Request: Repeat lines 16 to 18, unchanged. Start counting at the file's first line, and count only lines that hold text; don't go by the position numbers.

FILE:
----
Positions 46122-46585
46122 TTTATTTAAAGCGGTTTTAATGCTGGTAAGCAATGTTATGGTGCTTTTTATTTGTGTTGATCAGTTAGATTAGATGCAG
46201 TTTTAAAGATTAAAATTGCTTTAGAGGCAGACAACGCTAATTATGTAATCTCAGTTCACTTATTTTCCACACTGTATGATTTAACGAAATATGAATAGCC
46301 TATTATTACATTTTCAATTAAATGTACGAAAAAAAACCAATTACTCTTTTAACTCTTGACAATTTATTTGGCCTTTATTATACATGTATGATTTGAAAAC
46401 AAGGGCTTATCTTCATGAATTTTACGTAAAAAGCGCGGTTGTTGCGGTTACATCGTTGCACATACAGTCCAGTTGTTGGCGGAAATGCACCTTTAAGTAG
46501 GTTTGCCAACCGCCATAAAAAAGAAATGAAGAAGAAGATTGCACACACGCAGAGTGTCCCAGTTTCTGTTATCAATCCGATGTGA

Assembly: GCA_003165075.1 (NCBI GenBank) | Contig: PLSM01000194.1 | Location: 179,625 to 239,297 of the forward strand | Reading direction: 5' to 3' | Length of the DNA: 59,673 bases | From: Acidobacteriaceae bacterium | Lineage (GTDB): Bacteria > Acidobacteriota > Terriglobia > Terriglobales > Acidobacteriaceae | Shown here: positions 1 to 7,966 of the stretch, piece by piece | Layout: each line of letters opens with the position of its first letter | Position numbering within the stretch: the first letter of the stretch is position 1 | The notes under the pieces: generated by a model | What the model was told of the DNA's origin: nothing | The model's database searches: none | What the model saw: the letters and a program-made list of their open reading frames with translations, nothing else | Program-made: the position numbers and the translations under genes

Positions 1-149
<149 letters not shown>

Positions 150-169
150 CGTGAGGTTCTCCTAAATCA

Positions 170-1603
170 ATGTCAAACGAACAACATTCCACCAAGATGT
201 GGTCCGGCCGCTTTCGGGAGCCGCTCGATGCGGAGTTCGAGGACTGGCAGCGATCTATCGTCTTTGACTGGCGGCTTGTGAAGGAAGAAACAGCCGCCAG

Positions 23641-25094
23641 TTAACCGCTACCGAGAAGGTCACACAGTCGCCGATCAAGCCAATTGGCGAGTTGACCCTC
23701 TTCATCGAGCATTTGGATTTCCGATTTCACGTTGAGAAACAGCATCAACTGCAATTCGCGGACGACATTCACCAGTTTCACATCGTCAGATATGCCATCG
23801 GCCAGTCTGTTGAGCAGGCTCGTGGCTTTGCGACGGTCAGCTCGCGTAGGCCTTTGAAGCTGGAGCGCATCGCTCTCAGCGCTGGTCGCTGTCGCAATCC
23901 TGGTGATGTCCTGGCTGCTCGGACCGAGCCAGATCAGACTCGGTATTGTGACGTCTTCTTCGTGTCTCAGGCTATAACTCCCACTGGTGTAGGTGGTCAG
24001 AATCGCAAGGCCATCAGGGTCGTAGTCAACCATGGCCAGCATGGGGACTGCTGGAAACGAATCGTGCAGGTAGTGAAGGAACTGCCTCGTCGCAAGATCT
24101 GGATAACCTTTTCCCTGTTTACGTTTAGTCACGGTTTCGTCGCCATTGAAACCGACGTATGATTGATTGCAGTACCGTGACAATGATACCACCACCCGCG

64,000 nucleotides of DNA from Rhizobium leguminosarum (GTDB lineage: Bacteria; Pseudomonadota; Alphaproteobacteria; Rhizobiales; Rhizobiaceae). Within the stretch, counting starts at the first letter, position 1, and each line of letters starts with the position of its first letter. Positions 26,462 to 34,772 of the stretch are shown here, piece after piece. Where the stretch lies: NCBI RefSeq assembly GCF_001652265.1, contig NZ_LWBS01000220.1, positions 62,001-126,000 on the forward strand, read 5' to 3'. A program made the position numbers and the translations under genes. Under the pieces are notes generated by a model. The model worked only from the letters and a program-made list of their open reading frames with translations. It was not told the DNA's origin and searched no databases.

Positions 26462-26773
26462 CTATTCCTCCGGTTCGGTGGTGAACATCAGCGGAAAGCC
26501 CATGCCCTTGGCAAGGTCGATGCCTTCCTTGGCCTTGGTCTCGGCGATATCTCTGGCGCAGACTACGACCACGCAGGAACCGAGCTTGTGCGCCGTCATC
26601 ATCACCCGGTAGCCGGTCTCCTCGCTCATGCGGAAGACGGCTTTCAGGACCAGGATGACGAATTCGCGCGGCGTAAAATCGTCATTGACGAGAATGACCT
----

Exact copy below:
23641 TTAACCGCTACCGAGAAGGTCACACAGTCGCCGATCAAGCCAATTGGCGAGTTGACCCTC
23701 TTCATCGAGCATTTGGATTTCCGATTTCACGTTGAGAAACAGCATCAACTGCAATTCGCGGACGACATTCACCAGTTTCACATCGTCAGATATGCCATCG
23801 GCCAGTCTGTTGAGCAGGCTCGTGGCTTTGCGACGGTCAGCTCGCGTAGGCCTTTGAAGCTGGAGCGCATCGCTCTCAGCGCTGGTCGCTGTCGCAATCC